Savvy hosts know that bubbly works magic on a crowd. We can’t think of a more celebratory sound than the pop of a cork. Flutes of sparkling wine make guests feel instantly welcome, encouraging even the shy ones to mix and mingle.
If you’re looking for a sparkler to toast the new year, you can find one from Spain (cava), France (Champagne from the region where it was invented, or cremant, from outside of Champagne), or Italy (prosecco from the Veneto or lambrusco from Emilia-Romagna). These are just a few.
The production of most quality sparkling wines involves two fermentations. The first fermentation produces a nonbubbly base wine. The addition of yeast and sugar to the base wine prompts a second fermentation. As the yeast consumes sugar, bubbles (carbon dioxide) are produced and captured in the finished product. Pressure created by CO2 in a bottle of Champagne is roughly three times the pressure in a car’s tire. Now you can tell your guests why the pop is so dramatic.
When the second fermentation occurs in the bottle in which the wine will be sold, it is called the traditional method. Authentic Champagne is made in this traditional method and goes through a lengthy process, called methode Champenoise, before corking. While we enjoy Champagne for its biscuity aromas and fine mousse, French cremant and Spanish cava are also made by the traditional method and you can count on their affordability. You’re not paying for the prestige of the Champagne name.
Prosecco’s effervescence is created by means of the charmat method. The second fermentation takes place in a sealed tank. The largest producers use a tank big enough to produce 100,000 bottles. Fermentation, filtration of yeast, and corking all take place under pressure, thereby retaining fresh, fruity flavors. Prosecco is meant to be sipped young, so drink it soon after purchase.
To toast the new year, we recommend these five effervescent beauties, all under $25, two made in the traditional method, the others charmat.
In 2013, let’s resolve to keep a sparkler in the fridge all the time. You never know when you’ll have something to toast.
Mascaro Pure Cava Reserva Brut Nature This Spanish sparkler offers fast-moving bubbles that fizz audibly in your glass, letting out aromas of white flowers and pear. Green apple, wet stones, and a touch of bitter almond round out the palate. Around $16. At Winestone, Chestnut Hill, 617-264-0393; University Wine Shop, Cambridge, 617-547-4258.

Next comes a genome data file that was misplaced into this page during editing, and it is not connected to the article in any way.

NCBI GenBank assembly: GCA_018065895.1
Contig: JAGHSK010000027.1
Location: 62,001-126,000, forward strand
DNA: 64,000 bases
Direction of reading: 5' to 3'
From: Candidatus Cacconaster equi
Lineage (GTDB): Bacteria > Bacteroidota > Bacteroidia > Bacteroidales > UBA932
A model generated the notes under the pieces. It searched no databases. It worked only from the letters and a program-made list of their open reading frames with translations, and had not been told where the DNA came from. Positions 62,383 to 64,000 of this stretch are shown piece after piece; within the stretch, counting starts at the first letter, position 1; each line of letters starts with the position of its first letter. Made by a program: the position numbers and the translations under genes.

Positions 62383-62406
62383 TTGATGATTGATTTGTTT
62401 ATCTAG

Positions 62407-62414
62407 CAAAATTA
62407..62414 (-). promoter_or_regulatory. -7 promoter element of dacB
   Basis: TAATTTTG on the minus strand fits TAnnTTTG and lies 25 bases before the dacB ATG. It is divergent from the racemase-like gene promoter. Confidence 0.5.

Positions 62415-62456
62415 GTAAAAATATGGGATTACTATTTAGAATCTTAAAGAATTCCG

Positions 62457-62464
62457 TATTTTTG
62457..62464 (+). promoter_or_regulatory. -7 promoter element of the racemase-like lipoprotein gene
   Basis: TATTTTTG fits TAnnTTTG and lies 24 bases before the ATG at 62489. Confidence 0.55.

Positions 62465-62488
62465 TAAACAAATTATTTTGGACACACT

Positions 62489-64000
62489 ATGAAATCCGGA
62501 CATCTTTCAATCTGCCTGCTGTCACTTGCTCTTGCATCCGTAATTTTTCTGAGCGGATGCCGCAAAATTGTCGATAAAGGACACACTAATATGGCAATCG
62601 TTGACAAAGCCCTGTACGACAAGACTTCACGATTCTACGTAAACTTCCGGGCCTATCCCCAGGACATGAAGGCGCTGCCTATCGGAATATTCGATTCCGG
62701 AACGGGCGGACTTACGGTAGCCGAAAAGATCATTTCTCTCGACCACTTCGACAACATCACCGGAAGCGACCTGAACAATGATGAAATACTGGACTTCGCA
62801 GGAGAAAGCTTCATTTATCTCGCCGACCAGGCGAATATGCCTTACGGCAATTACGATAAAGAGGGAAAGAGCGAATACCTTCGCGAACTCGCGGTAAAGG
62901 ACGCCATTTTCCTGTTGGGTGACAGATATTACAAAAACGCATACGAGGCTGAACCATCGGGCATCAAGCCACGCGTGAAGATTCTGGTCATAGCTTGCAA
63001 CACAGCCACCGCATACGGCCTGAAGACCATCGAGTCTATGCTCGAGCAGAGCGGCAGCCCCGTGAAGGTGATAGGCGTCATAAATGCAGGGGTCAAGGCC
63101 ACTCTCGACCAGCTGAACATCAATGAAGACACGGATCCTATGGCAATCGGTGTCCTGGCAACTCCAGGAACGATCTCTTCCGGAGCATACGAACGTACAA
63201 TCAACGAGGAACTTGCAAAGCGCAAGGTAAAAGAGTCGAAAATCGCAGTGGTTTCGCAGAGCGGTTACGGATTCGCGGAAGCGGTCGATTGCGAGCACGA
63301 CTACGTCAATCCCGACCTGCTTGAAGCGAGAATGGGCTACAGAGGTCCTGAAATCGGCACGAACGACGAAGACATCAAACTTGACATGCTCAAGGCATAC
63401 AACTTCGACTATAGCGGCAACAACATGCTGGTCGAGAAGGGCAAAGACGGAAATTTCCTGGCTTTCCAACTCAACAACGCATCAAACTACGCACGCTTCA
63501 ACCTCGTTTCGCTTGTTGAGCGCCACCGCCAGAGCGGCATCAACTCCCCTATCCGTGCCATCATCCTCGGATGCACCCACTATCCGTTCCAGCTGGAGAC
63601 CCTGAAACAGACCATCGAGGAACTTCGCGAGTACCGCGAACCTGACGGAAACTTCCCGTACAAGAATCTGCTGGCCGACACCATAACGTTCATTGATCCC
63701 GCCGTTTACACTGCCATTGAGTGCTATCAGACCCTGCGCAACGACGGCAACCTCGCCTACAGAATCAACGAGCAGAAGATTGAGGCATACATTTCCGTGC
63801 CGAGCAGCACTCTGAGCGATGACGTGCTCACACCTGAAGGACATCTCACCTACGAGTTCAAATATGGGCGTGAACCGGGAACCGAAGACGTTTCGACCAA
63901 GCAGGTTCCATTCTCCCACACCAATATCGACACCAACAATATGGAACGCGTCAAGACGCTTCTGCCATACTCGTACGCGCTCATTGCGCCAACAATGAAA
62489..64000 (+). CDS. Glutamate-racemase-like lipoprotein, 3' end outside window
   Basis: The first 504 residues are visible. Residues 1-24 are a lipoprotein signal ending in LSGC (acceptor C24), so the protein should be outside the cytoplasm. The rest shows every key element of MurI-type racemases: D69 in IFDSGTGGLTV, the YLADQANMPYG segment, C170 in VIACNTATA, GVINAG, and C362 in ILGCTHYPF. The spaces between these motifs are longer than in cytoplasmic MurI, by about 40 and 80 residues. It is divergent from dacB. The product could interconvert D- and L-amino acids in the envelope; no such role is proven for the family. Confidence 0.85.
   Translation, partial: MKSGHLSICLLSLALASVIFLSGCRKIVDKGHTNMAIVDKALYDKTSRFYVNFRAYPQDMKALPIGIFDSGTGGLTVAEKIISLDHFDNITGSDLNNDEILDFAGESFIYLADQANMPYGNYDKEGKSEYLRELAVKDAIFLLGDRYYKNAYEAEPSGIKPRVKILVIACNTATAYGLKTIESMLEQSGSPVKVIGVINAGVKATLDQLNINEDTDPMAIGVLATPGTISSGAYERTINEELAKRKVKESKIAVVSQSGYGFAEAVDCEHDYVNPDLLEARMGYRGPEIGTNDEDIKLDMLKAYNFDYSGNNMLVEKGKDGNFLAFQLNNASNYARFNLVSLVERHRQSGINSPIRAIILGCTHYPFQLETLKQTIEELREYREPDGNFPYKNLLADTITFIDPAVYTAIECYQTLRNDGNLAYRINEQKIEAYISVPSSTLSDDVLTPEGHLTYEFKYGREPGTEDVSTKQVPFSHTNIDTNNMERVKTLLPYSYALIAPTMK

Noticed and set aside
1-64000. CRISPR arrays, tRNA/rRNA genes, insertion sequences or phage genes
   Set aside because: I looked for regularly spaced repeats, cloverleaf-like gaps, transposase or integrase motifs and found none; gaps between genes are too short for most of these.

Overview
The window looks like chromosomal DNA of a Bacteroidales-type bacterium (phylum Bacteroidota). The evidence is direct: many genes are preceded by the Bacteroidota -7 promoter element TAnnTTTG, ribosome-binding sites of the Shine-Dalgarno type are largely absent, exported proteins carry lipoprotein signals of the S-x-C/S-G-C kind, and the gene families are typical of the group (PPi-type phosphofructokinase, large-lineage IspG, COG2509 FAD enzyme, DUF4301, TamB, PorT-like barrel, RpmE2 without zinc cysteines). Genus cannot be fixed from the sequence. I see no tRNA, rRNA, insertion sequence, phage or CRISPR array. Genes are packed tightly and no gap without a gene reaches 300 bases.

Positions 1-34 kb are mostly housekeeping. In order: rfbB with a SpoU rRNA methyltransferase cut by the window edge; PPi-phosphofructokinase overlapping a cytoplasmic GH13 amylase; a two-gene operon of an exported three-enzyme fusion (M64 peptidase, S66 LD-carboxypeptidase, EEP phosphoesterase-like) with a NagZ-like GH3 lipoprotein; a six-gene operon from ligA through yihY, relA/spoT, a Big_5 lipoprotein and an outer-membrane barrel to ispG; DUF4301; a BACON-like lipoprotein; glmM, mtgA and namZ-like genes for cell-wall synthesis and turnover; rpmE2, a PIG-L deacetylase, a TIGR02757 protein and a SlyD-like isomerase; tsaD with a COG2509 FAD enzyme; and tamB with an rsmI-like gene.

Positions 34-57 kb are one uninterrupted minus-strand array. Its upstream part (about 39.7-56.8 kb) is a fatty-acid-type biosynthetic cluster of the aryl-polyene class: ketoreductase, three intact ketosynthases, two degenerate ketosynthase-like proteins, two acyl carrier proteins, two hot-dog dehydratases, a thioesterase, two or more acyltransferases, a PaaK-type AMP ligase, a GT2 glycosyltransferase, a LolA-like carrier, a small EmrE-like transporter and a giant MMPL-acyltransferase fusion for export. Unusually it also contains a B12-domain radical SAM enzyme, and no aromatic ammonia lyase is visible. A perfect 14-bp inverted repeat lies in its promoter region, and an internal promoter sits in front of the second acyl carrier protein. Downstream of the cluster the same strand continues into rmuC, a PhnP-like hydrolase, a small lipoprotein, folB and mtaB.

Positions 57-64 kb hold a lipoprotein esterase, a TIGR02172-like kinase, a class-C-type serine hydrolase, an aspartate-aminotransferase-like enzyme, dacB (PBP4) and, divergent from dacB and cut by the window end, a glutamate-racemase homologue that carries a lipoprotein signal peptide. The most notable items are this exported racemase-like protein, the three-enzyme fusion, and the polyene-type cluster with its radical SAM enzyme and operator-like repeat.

Tissot “Indigene” Cremant du Jura Brut Biodynamic French winemaker Stephane Tissot uses indigenous yeasts from making his vin de paille (“straw wine,” made from grapes dried on straw mats) to create this sparkler from the Jura, near the Swiss border. An intriguing nose of yeast and stone fruit. The palate is bone-dry and soil-driven with tiny streaming bubbles, mouthwat-ering acidity, and a slight saline finish. Around $23. At Pemberton Farms, Cambridge, 617-491-2244; Wine Sense, Andover, 978-749-9464.
Adami “Bosco di Gica” Valdobbiadene Prosecco Superiore Brut A substantial pop of the cork and sprightly bubbles characterize this platinum-hued Italian sparkler. Scents of ripe pear and citrus spritz, with yellow apple and fresh lemon notes in the mouth. Around $18. At Winestone, 617-264-0393; Savour Wine and Cheese, Gloucester, 978-282-1455.
Michlits Meinklang “Prosa” Frizzante Pinot Noir Rose 2011 If spring can be captured in a bottle, this frizzante (softly sparkling) Austrian pink does it handily. Understated, slightly vegetal aromas of ripening fruit and violets greet the nose. Bing cherry and wet stone minerality fill the mouth. Around $20. At The Spirited Gourmet, Belmont, 617-489-9463; West Concord Liquors, Concord, 978-369-3872.
Cleto Chiarli Grasparossa di Castelvetro Lambrusco Amabile This semisweet frizzante sparkler from Modena, Italy, is a deep ruby hue, lush with boysenberries, garden soil aromas, and cinnamon-stick spice. Around $13. At Pemberton Farms, 617-491-2244; Blanchard’s Liquors, Allston, 617-782-5588.